Instead, through an invitation by a friend, I stumbled upon a travel course to study Native American culture and artist’s colonies in the 60’s in New Mexico. Having grown up in large cities, in New Mexico, I discovered and developed an affinity for nature for the first time and its intricate relationship with art and spirituality through observing the Native American way of life in relationship with nature. It began from watching the way the indigenous houses were constructed out of adobe (mud bricks), which then returns to the earth after it is no longer in use and how the petroglyphs (stone carvings) transforms with the aging of the rocks. Then I started meeting some indigenous friends, (many of them mistaken me for being of the same descent because of my Asian facial features) and observed how art, music, and dance are embedded in their daily lives and not just as something that is beautiful to be exhibited on a wall or to be performed on a stage. This experience has had a big impact on the way I perceive art and nature since.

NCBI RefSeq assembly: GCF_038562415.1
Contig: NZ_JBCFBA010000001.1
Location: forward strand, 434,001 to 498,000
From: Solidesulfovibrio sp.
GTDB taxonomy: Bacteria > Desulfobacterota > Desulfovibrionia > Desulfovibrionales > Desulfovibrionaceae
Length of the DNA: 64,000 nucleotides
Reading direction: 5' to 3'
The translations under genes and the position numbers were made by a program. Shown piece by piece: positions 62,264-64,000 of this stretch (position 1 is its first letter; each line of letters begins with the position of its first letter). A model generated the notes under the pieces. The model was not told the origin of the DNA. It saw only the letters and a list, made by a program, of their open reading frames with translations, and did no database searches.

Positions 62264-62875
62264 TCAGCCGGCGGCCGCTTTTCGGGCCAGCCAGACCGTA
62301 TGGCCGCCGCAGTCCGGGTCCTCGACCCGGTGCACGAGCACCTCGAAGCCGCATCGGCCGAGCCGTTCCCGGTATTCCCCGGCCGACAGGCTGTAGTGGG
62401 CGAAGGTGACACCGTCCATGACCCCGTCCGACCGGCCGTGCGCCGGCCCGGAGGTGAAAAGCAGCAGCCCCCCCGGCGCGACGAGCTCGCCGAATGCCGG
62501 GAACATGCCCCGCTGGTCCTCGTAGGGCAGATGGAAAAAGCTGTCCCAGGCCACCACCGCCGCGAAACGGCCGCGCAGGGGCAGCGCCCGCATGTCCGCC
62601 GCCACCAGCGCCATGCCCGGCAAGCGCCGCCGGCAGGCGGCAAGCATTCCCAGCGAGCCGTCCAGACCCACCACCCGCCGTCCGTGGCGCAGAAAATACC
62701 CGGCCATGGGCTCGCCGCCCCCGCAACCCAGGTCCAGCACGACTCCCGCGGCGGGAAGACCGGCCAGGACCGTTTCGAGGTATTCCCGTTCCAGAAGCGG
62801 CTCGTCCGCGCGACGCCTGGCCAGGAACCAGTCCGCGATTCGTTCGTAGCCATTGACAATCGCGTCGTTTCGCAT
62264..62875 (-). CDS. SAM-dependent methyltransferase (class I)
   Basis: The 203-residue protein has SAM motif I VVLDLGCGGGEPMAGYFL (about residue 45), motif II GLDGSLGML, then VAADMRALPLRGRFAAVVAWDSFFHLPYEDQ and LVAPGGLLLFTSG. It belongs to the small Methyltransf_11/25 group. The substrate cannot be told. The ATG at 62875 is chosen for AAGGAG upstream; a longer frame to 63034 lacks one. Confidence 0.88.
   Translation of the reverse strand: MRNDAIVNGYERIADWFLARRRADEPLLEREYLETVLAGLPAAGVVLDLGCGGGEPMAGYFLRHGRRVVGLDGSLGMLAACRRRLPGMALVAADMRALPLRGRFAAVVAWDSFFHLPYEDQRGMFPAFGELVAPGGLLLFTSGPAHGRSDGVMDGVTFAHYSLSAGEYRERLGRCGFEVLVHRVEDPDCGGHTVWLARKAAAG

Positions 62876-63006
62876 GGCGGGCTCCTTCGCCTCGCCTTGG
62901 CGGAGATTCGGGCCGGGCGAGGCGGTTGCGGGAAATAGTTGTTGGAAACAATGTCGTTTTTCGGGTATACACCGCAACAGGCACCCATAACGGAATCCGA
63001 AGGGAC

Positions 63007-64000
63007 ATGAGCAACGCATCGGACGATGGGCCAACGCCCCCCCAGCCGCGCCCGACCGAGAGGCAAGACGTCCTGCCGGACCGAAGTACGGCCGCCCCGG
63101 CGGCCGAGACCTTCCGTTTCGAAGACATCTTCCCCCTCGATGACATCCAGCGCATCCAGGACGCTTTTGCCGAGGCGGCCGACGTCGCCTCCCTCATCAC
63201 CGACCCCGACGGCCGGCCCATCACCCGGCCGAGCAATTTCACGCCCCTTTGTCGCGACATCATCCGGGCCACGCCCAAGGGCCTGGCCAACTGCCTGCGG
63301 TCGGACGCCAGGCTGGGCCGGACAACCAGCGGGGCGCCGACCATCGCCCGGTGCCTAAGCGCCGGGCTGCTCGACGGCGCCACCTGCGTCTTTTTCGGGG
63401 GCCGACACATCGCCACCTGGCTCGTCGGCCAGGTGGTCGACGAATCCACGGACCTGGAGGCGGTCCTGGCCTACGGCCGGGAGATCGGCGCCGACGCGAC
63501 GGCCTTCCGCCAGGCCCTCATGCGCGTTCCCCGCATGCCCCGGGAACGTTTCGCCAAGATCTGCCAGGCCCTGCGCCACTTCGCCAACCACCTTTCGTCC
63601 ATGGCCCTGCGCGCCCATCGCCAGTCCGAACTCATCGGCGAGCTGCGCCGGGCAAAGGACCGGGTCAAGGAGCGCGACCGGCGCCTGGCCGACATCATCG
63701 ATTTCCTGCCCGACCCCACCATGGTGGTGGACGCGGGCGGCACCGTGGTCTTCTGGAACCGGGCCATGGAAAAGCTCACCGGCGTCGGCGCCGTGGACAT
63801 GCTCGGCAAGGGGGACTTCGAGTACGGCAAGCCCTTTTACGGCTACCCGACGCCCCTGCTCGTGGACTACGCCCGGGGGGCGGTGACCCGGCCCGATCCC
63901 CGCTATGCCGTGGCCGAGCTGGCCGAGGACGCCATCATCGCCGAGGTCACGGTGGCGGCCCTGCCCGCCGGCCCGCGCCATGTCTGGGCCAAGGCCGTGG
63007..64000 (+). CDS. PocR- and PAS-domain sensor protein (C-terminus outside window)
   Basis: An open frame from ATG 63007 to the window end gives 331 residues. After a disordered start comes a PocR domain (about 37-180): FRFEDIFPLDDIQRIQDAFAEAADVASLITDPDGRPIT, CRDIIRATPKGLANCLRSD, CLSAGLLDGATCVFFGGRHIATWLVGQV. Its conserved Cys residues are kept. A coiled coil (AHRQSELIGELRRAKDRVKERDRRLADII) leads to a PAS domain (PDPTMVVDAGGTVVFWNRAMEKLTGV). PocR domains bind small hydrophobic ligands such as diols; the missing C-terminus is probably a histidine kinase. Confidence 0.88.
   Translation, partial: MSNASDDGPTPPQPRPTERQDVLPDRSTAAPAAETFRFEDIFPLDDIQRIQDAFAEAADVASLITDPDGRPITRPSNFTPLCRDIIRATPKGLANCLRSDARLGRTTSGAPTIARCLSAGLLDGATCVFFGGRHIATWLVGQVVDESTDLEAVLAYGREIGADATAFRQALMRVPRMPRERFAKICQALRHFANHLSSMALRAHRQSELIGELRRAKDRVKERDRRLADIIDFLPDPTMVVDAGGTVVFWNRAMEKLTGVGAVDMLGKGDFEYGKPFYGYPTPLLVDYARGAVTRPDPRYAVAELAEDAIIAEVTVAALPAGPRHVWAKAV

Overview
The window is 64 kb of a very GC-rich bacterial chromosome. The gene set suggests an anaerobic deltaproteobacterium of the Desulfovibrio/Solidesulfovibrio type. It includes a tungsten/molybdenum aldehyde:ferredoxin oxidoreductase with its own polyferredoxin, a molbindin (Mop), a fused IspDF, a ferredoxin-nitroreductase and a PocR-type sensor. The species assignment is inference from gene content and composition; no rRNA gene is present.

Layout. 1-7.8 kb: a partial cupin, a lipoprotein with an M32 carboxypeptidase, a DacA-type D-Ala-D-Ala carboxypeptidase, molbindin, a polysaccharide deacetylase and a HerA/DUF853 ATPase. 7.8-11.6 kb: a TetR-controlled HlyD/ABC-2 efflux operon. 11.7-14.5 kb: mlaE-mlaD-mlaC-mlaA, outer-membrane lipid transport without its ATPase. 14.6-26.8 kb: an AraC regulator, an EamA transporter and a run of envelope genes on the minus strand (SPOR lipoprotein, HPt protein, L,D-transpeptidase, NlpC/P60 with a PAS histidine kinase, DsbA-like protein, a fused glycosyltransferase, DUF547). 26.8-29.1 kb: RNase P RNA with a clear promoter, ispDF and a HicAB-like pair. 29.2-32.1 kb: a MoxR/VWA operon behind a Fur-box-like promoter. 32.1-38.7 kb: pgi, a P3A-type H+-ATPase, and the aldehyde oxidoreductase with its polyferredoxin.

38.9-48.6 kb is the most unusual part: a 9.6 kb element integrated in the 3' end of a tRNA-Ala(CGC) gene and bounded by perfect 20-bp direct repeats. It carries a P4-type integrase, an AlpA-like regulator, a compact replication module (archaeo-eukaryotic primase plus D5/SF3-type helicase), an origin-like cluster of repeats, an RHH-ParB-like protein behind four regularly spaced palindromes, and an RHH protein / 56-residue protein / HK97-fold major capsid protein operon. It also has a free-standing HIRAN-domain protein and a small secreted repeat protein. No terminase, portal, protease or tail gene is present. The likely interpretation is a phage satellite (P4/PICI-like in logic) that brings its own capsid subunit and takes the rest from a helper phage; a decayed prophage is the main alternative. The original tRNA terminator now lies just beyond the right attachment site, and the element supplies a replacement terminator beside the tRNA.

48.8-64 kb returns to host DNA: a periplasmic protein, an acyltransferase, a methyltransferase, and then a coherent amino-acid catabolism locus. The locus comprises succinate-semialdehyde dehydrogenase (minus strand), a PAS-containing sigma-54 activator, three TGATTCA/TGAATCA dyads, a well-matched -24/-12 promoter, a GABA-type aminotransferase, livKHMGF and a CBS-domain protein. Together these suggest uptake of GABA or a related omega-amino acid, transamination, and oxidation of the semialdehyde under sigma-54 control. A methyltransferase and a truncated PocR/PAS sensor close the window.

TL: As I look through your art, It is evident that your pieces have a lot to say, being that they are covered with words. However, some viewers may not have the ability to read Chinese language and may thus, experience the art differently without knowing the meaning of the text. Is this intended, or did you make your art to communicate with a specific public in mind?
CT: As I was not formally trained in fine arts in my undergraduate studies, I did not make my first works thinking that they would be exhibited, it was merely a thought exercise for myself. (This is referring to the “Mantra Series” where I wrote a Buddhist scripture that I have memorized onto ephemeral objects).
In any case, even without the meaning of the text being understood by the audience, there is an intrinsic curiosity that humans have when they see a written text or hear a verbal language from another human being. I am open to different ways of looking at this work. In one context, for those who can read Chinese and come from a Buddhist tradition, they may be able to find a more concrete philosophical connection between the scripture and the object that is being written on.